What happened to trump's bombardment of apple? Apple was criticized for not helping trump unlock the suspect's cell phone. On the 14th local time, President trump of the United States joined in the "encryption war" between the government and apple. He bombarded apple on twitter, saying "you help so much that you don't even want to unlock the suspect's mobile phone".
The day before, the U.S. Department of Justice accused apple of "not providing substantive assistance" in unlocking the suspect's mobile phone.
But apple did not buy the bill, stressing that it would not go "back door" to assist in the investigation.
Apple has refused to let the Department of justice "kick off" a new conflict between us technology companies and government law enforcement agencies over user privacy, the US business insider said on Friday.
Trump ripped off apple on twitter Monday after refusing to help the government unlock the iPhone, the US political news website reported Friday.
"We have been helping apple with trade and many other issues, but they have refused to unlock the phones used by killers, drug dealers and other violent criminals," he said.
They have to come forward and help our great country, now! "In fact, this is not the first time trump has put pressure on apple to unlock a mobile phone.
Trump warned apple when he ran for president of the United States in 2016, CNET reported Thursday.
At that time, apple refused to unlock the cell phones of the suspects in the San Bernardino shooting in California, and trump called for a boycott of apple.
Trump's frequent pressure on apple is due to the fact that the U.S. Department of justice has been repeatedly frustrated by data encryption issues in handling cases.
According to the U.S. "Capitol Hill" reported that Attorney General Barr 13 at a press conference on apple, said last December, Pensacola naval base in Florida terrorist attacks, assassin arshamrani was killed on the spot.
In a subsequent investigation, the FBI was unable to obtain encrypted mobile phone information. Although the FBI turned to apple for help, it was turned down.
Up to now, the FBI has not been able to obtain favorable information.
According to cnbc.com, apple said in a statement on the 13th that "we have responded to many requests from government departments in a timely, comprehensive and sustained manner".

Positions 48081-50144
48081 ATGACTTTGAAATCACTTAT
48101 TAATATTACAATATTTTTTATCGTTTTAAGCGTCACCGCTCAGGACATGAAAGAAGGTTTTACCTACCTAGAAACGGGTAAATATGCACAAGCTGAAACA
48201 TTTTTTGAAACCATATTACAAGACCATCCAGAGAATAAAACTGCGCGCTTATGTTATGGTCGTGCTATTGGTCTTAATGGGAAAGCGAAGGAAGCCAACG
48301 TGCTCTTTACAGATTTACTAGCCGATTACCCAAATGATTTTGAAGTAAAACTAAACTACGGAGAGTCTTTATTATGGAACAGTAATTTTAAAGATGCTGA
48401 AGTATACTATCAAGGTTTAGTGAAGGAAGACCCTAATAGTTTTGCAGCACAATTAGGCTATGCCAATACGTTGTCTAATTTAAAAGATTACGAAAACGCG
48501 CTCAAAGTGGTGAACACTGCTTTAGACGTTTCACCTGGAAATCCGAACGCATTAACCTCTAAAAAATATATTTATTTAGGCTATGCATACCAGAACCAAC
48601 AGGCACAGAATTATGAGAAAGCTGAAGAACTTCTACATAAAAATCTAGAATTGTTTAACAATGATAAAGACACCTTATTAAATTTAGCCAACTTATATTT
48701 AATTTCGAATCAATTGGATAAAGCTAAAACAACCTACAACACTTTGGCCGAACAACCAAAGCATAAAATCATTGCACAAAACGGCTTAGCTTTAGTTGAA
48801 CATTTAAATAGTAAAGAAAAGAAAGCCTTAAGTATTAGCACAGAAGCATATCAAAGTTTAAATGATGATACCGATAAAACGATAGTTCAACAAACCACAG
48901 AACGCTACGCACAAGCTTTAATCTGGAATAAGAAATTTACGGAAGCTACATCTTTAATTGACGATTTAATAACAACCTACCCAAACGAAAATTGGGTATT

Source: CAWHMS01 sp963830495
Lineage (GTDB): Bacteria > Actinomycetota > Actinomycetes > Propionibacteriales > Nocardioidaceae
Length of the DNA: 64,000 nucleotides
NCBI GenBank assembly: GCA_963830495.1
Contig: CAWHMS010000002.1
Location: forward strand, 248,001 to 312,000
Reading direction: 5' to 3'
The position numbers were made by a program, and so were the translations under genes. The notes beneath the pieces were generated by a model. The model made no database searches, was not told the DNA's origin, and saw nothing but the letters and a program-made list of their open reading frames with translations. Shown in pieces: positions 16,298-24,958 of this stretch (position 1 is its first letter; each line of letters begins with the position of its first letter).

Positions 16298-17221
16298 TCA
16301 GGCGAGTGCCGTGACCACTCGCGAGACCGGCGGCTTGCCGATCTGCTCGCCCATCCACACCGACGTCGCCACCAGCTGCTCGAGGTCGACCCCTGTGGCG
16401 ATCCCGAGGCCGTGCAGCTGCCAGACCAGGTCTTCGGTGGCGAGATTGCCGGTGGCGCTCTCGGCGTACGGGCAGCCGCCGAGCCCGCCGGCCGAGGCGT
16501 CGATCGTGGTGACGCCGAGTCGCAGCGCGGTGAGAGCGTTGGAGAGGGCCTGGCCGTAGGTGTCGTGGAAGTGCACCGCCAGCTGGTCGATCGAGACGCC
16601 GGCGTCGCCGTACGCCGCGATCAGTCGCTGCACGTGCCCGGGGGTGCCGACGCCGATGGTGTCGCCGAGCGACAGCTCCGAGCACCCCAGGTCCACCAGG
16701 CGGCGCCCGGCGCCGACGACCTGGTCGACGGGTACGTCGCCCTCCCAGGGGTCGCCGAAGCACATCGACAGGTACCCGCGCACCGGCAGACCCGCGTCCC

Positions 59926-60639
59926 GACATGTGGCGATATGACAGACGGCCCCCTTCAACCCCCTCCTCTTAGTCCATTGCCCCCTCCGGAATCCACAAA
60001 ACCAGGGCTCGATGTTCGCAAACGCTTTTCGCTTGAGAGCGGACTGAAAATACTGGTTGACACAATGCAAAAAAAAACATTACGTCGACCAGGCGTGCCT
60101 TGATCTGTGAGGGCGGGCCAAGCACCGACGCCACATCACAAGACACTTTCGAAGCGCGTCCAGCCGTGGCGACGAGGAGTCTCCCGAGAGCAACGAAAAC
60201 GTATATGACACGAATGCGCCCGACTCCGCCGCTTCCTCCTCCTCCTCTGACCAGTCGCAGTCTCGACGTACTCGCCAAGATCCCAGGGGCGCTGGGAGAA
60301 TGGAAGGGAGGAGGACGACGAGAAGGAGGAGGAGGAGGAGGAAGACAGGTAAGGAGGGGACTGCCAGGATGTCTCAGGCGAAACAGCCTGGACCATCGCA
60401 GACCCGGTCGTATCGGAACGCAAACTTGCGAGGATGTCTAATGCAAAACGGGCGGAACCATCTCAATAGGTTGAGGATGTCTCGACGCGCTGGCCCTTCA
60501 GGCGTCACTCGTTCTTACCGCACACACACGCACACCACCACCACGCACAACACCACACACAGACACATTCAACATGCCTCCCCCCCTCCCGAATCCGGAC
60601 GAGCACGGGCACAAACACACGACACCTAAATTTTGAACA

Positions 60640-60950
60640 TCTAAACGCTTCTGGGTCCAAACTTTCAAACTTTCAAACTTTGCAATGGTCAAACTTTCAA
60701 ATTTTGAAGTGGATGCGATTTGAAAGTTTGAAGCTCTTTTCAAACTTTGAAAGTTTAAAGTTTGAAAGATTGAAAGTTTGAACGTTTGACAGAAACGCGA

Apple said it had provided the FBI with billions of bytes of information in the case, including the killer's account, icloud backup data and transaction data of several accounts associated with the phone.
Apple has previously said that it cannot access data encrypted with a password and stored on the iPhone, and if it wants to get this data, it must create a special tool, the "back door".
But in a statement on the 13th, Apple's attitude seemed to waver slightly: "we have always believed that once the back door is opened, it is likely to be used by bad people.
The user data that law enforcement can obtain is also likely to be obtained by bad people.
As a result, we feel more strongly the importance of encrypting mobile phones in protecting our country and user data. "
Trump bombards Apple: helps you so much but doesn't want to unlock the suspect's cell phone
US technology companies have clashed with the US government over privacy issues, Reuters said Friday.
Technology companies such as apple believe that powerful encryption technology can protect users' privacy and security.
Since 2013, according to apple, they have responded to more than 127000 requests for information from law enforcement - both rejection and cooperation.
But law enforcement officials cited Pensacola and San Bernardino mass shootings in 2015 as examples, saying suspects would use the technology to evade legal sanctions and calling on technology companies to provide solutions.
In fact, Apple has always been clear about protecting users' privacy.
In November, Apple CEO cook expressed a clear attitude on whether to unlock users' mobile phones at the request of the U.S. government: "we can't do this! Our privacy commitment is global." Such a tough refusal naturally led to the dissatisfaction of the trump administration.
The U.S. Department of justice sued apple in 2016 for refusing to unlock the iPhone of the San Bernardino shooter.
But apple did not give in. Apple argued at the time that it did not have the ability to unlock the phone unless it developed specialized software known as a "back door.".
Inevitably, the FBI found an unidentified private supplier, cracked the security system of mobile phones, and the confrontation ended in a hurry.
But there are also many cases that the FBI can't find outsiders to solve. For example, it's very difficult for the assassin in Pensacola to unlock his cell phone.
To this end, the U.S. Department of justice insisted that technology companies relax encryption standards to cooperate with government investigations.
U.S. government officials have complained on several occasions that government investigations are often stalled because of data encryption.
At a hearing in the Senate last month, lawmakers issued a stern warning to technology companies to cooperate with law enforcement to investigate, or Congress would soon introduce laws to regulate encryption technology.
But companies like Facebook, Google and Microsoft, like apple, are adamantly opposed to the US government's demands, warning that relaxing encryption would endanger billions of people and devices.
Disclaimer: This article is reproduced for the purpose of transmitting more information. If there is a source marking error or infringing your legitimate rights and interests, please contact our website with the ownership certificate. We will correct and delete it in time. Thank you.